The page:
Hold on to your hats: We have the first confirmed images of TRAPPIST-1 from the James Webb Space Telescope. The star is one of the hottest targets in astronomy, as the TRAPPIST system’s planets are good candidates for potentially hosting life.
The images are ground-breaking in the level of detail they afford astronomers who want to study TRAPPIST and reveal its secrets. They also mark a leveling up of how we might study stars in general. Given the scientific import, it is perhaps all the more shocking that these images were made by a Redditor.
What the image shows — The image of TRAPPIST-1 is pixellated and, to the untrained eye, doesn’t reveal much detail. Webb’s NIRISS (Near InfraRed Imager and Slitless Spectrograph) instrument observed TRAPPIST-1 on July 18. Ultimately, this image is compiled with observations done during a quick setup shot with the NIRISS instrument to ensure the telescope was pointed and calibrated properly.
At the time, it is believed one of TRAPPIST’s seven Earth-sized planets was passing in front of the star, at least according to the Reddit threads (Inverse is trying to confirm this detail). The purported photo-bomber, TRAPPIST-1b, isn’t in the star's habitable zone. It orbits much too close to the red dwarf for life to stand a chance on its surface. But a glimpse at the makeup of its atmosphere would still be a huge step forward for exoplanet science.
Hidden details — Perhaps the real excitement lies hidden in a bright white, yellow, and orange whisp, representing the light from TRAPPIST-1.
The light in this image has been broken into the different individual wavelengths that make it up. Because each chemical element radiates and absorbs different wavelengths of light, scientists can use the spectrum of light from an object to understand what it's made of.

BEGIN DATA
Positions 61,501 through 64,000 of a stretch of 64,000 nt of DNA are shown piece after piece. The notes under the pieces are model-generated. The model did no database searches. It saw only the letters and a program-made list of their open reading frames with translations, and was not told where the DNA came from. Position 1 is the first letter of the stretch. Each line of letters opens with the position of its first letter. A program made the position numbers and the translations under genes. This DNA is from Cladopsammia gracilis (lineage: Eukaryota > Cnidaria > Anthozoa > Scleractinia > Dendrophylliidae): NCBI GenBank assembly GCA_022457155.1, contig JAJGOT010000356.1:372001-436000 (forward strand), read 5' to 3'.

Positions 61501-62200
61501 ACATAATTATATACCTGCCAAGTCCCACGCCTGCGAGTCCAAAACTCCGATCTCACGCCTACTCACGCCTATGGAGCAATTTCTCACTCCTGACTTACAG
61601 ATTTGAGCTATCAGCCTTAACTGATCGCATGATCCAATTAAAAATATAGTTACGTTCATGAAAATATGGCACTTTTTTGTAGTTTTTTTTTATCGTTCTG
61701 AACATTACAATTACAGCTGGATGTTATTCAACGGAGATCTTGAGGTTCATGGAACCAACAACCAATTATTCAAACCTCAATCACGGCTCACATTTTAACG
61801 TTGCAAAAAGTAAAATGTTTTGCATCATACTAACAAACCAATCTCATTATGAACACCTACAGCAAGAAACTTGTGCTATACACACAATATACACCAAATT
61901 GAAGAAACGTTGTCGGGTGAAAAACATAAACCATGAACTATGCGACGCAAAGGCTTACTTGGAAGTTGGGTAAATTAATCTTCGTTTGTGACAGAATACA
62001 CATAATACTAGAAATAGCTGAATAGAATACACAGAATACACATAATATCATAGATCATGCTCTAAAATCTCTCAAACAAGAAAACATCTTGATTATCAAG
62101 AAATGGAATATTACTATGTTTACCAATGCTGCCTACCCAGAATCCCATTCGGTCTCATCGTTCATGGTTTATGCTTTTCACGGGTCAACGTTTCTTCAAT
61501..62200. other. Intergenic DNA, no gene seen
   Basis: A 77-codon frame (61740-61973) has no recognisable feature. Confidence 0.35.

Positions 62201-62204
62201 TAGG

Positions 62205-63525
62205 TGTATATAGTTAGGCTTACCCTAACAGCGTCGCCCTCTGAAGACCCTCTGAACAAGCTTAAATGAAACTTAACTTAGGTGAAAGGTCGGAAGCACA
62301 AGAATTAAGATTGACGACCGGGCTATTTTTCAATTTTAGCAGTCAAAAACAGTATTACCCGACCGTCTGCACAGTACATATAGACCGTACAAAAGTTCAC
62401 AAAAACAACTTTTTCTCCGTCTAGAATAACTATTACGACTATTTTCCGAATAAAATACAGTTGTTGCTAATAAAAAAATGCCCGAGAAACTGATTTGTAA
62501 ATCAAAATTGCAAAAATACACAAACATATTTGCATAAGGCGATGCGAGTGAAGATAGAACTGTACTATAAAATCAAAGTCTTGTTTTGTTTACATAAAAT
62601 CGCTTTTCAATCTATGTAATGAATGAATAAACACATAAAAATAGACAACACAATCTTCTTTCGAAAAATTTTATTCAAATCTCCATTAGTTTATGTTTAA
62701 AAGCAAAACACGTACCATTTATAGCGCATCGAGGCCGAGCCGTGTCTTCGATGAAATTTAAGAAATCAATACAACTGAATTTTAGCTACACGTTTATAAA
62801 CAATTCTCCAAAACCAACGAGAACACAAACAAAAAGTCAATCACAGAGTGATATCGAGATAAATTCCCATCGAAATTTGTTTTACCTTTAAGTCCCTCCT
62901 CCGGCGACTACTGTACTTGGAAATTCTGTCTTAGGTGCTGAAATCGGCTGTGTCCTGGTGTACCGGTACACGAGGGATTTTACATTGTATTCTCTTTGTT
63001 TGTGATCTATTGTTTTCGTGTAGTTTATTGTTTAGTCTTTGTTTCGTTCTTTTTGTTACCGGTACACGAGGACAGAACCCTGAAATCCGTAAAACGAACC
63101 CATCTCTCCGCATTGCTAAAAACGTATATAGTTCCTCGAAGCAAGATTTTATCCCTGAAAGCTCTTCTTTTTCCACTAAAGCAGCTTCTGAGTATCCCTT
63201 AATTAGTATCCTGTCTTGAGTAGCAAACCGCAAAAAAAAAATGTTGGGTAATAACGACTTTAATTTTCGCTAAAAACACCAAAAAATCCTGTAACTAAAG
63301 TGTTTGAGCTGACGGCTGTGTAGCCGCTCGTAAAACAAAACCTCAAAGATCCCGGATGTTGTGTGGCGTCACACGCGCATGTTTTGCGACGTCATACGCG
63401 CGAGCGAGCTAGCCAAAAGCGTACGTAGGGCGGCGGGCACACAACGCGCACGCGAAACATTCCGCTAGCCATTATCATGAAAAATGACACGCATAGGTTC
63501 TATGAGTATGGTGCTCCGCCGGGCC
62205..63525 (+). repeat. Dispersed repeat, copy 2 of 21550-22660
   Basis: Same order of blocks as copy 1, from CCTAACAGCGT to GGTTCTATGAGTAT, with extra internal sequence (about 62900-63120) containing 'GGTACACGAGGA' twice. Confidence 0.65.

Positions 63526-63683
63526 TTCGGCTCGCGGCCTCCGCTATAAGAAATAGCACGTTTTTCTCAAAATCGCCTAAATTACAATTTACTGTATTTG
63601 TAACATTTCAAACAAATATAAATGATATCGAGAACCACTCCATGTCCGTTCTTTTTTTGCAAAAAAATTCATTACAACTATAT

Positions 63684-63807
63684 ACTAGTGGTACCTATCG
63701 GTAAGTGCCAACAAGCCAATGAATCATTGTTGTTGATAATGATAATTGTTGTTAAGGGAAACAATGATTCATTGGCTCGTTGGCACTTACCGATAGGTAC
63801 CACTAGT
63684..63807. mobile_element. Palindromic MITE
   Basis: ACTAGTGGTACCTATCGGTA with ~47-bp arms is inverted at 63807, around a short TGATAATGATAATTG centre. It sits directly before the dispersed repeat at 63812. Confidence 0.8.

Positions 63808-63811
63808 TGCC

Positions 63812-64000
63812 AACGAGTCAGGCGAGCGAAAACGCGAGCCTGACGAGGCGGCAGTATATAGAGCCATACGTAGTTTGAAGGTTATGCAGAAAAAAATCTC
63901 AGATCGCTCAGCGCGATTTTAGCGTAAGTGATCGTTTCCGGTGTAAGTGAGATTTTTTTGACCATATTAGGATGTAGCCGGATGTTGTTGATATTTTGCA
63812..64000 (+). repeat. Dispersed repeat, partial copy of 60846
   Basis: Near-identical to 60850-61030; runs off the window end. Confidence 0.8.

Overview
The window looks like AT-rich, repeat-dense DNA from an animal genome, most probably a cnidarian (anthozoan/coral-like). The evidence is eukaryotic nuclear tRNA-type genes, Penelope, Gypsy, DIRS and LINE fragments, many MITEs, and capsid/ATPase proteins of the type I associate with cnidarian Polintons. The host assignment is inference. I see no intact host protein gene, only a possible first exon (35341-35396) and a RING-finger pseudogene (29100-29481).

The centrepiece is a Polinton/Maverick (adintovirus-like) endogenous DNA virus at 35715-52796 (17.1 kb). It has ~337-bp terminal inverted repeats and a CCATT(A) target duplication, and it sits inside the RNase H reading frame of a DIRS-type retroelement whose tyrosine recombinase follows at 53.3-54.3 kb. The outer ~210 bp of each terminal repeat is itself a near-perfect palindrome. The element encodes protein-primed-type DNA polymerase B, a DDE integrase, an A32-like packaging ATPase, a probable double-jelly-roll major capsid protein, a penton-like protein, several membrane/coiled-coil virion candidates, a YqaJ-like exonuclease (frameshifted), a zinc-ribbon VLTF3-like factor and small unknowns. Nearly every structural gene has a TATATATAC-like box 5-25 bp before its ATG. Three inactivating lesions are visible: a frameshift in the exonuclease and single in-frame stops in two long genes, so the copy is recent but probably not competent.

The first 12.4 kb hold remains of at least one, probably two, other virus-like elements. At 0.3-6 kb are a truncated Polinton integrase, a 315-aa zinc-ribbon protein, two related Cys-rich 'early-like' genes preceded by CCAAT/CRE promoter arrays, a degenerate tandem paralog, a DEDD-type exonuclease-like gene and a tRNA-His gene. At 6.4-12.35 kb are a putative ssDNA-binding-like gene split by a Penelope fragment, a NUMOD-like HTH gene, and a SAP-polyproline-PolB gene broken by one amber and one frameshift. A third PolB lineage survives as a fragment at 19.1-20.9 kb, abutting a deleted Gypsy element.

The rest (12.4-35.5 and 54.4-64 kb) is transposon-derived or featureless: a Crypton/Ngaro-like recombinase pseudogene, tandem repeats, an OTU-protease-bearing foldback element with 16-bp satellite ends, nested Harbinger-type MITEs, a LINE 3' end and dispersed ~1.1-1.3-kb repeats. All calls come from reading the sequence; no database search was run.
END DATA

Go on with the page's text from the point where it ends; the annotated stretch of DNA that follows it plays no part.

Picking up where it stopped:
When Inverse worked to confirm the images, the Space Telescope Science Institute spokesperson relayed that the image and spectrum “look like you would expect” for processed NIRISS data.
So how did a Redditor get the data to make these stunning images? Let’s dig in.
How the images were made — Here’s the story: The data the new images are made from is Webb Telescope data collected on July 18. But the images are the work of a Redditor who goes by u/arizonaskies2022. (Inverse attempted to contact the Redditor through the platform for this story but received no response.)
This citizen scientist did the hard work of processing the publicly-available Webb data. They then posted the image on Reddit’s r/jameswebb forum on July 20.
“Both images are public raw data files I found and downloaded from MAST website,” writes u/arizonaskies2022 in a comment on their Reddit post.
“I did minimal processing. Neither image is cropped, just a little stretch and color.”
Webb’s NIRISS (Near InfraRed Imager and Slitless Spectrograph) instrument observed TRAPPIST-1 on Monday.
“The data was immediately made public,” a spokesperson for the Space Telescope Science Institute tells Inverse.
The Space Telescope Science Institute manages both the Webb and Hubble telescopes, and most of the raw data from the telescopes’ instruments are publicly accessible online. If someone has the right software and enough knowledge to turn the data into images or spectra, then they can. The Institute even hosts webinars to teach people how to do this kind of processing.
There are just a few exceptions to that rule; the scientists who helped design Webb’s instruments get a few months of exclusive access to data from their own observations.
What’s next for Webb — For all the TRAPPIST-1 fans out there, know that this is not the last we will see of this stellar exoplanet haven.
TRAPPIST-1 is a small, cool (both in temperature and in the sense of being interesting) star about 40 light-years from Earth. It is the host to seven rocky planets about the size of our Earth, and three of them are in the habitable zone — the area around a star where temperatures are just right for liquid water to exist on the surface of a planet.
Because it’s so close, and because it features so many Earth-like worlds in its habitable zone, the TRAPPIST-1 system is one of the hottest spots in the galaxy to search for potential life, or at least potentially habitable alien worlds.
If TRAPPIST-1b did pass in front of the star during Webb’s observations on July 18, then some of the star’s light may have filtered through the exoplanet’s atmosphere. By comparing TRAPPIST-1’s spectrum before, during, and after the planet’s transit, astronomers could draw some conclusions about the make-up of TRAPPIST-1b’s atmosphere.
More is coming: The Webb Telescope has already observed TRAPPIST-1 at least twice in two weeks of science operations. We can’t wait.